In last week’s NWFF Digest, I asked if anyone knew how many Seattle theaters exclusively bore the Orpheum name?
Well, no one got the answer spot-on. A few were close, but here is the complete answer (courtesy of David Jeffers):
Any discussion of Variety Theater and Vaudeville in American history must certainly include the name Orpheum. It is virtually synonymous with the mixed-program “clean” houses, which began in the nineteenth century musichall and ended in the twentieth century moviehouse. Orpheum was everywhere, from coast to coast, and Seattle was no exception. Over the years, six Seattle theaters bore the Orpheum name exclusively.
#1 200 2nd Avenue
Back in the day, our forefathers kept the seedier parts of society, theaters, saloons and “social clubs” south of Yesler. This box-house on the southeast corner of Second Avenue and Washington operated as The Orpheum from 1896-1900.
#2 1010 2nd Avenue
Located on the east side of Second Avenue between Madison and Seneca, this diminutive vaudeville theater operated as The Orpheum 1904-1908.
#3 500 3rd Avenue
Mention The Coliseum Theater to most Seattle residents and they are quick to respond, “Banana Republic.” The first Coliseum was in fact located on the southeast corner of 3rd and James. Cornerstones of early Seattle theater, Sullivan and Considine opened this vaudeville house in 1907, which was re-named Orpheum 1908-1911, and closed for good in 1913.
#4 919 3rd Avenue
Another Sullivan and Considine establishment, this Orpheum opened in 1911. Owners changed and the name moved in 1923. The theater on the southwest corner of 3rd and Madison was boarded for years and served as a USO during WWII before it was razed in 1954 for a car park. The side street entrance was located at 217 Madison.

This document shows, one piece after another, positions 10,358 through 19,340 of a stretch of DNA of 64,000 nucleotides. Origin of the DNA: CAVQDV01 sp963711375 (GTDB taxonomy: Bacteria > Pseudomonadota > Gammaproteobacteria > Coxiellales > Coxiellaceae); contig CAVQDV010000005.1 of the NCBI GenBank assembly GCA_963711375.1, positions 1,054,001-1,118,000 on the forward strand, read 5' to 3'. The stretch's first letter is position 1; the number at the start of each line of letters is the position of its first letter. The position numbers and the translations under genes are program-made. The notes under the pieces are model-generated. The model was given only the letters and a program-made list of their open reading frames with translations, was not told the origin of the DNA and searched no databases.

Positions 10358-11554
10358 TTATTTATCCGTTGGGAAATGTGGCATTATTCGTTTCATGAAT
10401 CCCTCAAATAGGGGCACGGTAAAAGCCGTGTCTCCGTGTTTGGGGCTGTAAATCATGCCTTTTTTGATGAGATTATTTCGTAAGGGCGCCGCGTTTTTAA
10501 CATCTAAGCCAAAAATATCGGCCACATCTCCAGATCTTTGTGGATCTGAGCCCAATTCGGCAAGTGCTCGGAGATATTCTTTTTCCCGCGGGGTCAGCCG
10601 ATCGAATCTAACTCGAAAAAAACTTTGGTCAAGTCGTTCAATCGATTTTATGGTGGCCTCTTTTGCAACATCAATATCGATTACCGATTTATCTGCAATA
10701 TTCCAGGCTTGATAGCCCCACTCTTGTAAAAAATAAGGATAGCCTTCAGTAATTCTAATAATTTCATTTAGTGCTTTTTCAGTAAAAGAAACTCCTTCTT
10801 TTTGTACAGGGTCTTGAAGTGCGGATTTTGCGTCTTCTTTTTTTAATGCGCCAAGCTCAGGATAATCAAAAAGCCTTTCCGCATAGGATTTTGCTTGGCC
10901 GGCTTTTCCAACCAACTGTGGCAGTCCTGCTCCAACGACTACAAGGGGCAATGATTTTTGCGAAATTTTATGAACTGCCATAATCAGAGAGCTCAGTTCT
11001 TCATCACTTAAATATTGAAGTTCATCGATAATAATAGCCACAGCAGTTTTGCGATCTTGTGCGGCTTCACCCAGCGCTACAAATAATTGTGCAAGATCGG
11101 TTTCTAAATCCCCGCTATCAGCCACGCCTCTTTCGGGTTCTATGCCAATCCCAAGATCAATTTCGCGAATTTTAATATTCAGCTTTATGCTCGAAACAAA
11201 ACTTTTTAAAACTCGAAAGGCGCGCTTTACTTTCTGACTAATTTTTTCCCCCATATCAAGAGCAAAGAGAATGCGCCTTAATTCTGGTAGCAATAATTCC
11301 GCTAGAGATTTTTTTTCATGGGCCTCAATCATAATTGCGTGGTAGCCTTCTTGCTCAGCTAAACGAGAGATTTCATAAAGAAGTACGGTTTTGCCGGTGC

#5 1932 2nd Avenue
Seattle’s grand lady of theaters, John Cort’s palace on the southeast corner of 2nd and Virginia opened December 28, 1907, and was home to Orpheum Vaudeville for a number of years before Moore was dropped from the name 1923-1927. Along with the Moore Hotel which surrounds it, The Moore Theater is the sole survivor from this list.
#6 504 or 506 Stewart Street
The last hurrah for Orpheum in Seattle was the grand palace designed by B. Marcus Priteca at 5th and Westlake. This theater opened as The New Orpheum on August 28, 1927 and survived the demise of vaudeville a few years later. Operating as a movie theater and concert hall for most of its existence, this spectacular Spanish Renaissance tribute to the height of movie palace opulence was demolished in 1967 to make way for the Washington Plaza (Weston) Hotel.
Information for this chronology was obtained from the following sources: